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 By Nick Miller

Chelsea vs. Man United five questions: Hazard's role, Van Gaal's tactics, more

ESPN FC's Sid Lowe says Manchester United's recent pursuit of big name players has left them looking a bit desperate.

Their respective seasons mean Sunday's clash between Chelsea and Manchester United isn't as decisive in the title race as it once was, but Nick Miller still previews the game through the medium of five key questions.

1. Which Manchester United will turn up?

We have seen this before only for Manchester United to revert to type, but their 3-0 win over Stoke City, a side that thoroughly outclassed them at the nadir of their form just after Christmas, on Tuesday will have provided some hope that there are brighter and more entertaining times ahead.

It wasn't just that United won so comfortably but that they played in a freer, more liberated manner -- at the moment, it's all their fans can reasonably hope for. Wayne Rooney is in the midst of an impressive scoring streak (seven in his past seven starts across all competitions), the presence of Juan Mata seems to give a good balance between Louis van Gaal's control obsession and providing a team that people actually want to watch, and Anthony Martial got his first goal in a month.

"We've got more freedom and we've got a lot of energy in the team," Jesse Lingard said after the win. "To entertain the crowd we'll have to do that, but with that freedom we have, this win is a weight off our shoulders and we can just play football now."

Is this the start of a new, vital United who will play like this for the rest of the season? Or is it a bright spot in an otherwise oppressive blanket of gloom? Perhaps we shall see on Sunday.

2. Will Eden Hazard get to play?

Has there ever been a more precipitous decline in a player from one season to the next? Hazard spent the first weeks of January out injured, but he hasn't exactly been hurried back into the team, something you might expect for the reigning player of the year. He started against MK Dons in the FA Cup but not at Watford in the league on Wednesday, coming on as a substitute and hardly playing like the supreme talent we know him to be.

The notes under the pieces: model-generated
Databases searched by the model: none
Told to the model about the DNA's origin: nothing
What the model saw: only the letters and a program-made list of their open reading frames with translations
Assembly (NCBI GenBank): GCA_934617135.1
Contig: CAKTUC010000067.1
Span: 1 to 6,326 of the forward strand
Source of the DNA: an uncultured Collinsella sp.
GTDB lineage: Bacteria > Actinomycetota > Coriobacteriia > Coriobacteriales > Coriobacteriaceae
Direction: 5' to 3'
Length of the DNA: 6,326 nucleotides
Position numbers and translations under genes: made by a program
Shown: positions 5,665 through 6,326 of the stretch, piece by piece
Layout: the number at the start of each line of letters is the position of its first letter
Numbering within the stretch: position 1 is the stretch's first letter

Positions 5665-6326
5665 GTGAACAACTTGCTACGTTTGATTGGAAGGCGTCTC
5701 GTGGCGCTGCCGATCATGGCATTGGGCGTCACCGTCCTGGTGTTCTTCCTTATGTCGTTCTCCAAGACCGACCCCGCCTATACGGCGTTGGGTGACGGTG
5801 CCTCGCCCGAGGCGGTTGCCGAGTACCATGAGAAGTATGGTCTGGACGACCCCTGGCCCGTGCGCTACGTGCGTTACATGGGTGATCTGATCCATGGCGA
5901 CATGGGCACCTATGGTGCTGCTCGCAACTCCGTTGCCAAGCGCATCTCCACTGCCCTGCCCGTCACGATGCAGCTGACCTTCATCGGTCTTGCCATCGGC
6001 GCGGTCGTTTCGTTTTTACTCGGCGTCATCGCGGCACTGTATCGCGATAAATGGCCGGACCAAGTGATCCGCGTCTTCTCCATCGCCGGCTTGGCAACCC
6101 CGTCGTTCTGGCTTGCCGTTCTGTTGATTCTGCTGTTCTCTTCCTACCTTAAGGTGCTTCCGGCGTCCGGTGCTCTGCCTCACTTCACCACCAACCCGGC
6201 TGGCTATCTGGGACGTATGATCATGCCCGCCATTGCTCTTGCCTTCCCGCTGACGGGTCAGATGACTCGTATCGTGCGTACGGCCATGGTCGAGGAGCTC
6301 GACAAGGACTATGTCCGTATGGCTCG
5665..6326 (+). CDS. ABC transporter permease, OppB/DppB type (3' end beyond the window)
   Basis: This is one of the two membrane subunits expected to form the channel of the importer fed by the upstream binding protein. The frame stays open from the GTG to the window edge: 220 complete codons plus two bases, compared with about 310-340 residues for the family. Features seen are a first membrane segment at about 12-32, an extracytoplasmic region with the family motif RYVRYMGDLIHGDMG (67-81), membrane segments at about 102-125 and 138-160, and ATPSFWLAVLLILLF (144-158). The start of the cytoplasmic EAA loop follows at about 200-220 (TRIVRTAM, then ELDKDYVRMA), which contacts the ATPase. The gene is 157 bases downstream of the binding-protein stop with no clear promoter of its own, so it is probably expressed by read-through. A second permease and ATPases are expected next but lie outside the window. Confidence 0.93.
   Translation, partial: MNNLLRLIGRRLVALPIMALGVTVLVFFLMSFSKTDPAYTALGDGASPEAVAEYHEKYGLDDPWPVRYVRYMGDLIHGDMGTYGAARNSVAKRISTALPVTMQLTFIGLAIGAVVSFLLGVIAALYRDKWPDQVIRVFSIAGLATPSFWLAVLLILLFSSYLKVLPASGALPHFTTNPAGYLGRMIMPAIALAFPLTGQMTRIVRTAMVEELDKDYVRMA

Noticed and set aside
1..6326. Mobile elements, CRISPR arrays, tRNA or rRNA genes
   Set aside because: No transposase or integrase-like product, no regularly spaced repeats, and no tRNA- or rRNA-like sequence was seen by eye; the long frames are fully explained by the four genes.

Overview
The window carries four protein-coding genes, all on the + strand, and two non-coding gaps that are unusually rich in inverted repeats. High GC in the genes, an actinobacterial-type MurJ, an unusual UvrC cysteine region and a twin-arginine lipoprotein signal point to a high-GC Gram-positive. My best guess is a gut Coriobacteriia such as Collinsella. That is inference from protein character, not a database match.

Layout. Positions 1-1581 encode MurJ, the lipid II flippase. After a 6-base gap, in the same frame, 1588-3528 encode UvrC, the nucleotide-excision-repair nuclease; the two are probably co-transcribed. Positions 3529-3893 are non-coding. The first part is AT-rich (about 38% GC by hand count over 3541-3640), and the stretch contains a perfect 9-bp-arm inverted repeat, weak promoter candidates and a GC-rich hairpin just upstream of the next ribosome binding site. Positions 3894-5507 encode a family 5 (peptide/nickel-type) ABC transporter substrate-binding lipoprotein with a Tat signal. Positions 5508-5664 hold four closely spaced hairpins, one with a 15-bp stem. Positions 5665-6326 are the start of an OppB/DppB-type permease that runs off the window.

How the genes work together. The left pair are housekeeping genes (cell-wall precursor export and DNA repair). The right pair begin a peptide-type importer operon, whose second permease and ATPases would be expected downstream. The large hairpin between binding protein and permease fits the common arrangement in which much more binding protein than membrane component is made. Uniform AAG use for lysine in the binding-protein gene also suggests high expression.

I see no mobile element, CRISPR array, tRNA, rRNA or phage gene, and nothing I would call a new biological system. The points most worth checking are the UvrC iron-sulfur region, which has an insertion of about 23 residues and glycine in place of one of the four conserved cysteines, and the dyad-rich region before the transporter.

Guus Hiddink's favoured set-up certainly seems to be a solid midfield base of Nemanja Matic and John Obi Mikel with Cesc Fabregas in front of them. Given that both Oscar and Willian are in much better form than Hazard, it doesn't leave a great deal of room for the Belgian.

Hazard's role has been reduced in recent weeks but he could find a key role on Sunday.

"We are being careful with Eden Hazard because we have a lot of games coming up," Hiddink said after the draw with Watford. "For him it's important to go step by step." This is undoubtedly true, but at the moment Chelsea look like a better team when he's absent. It's a remarkable state of affairs, but Sunday's game will probably see Hazard on the bench in what has traditionally been one of the biggest fixtures of the Premier League season.

3. How will United keep track of Cesc Fabregas?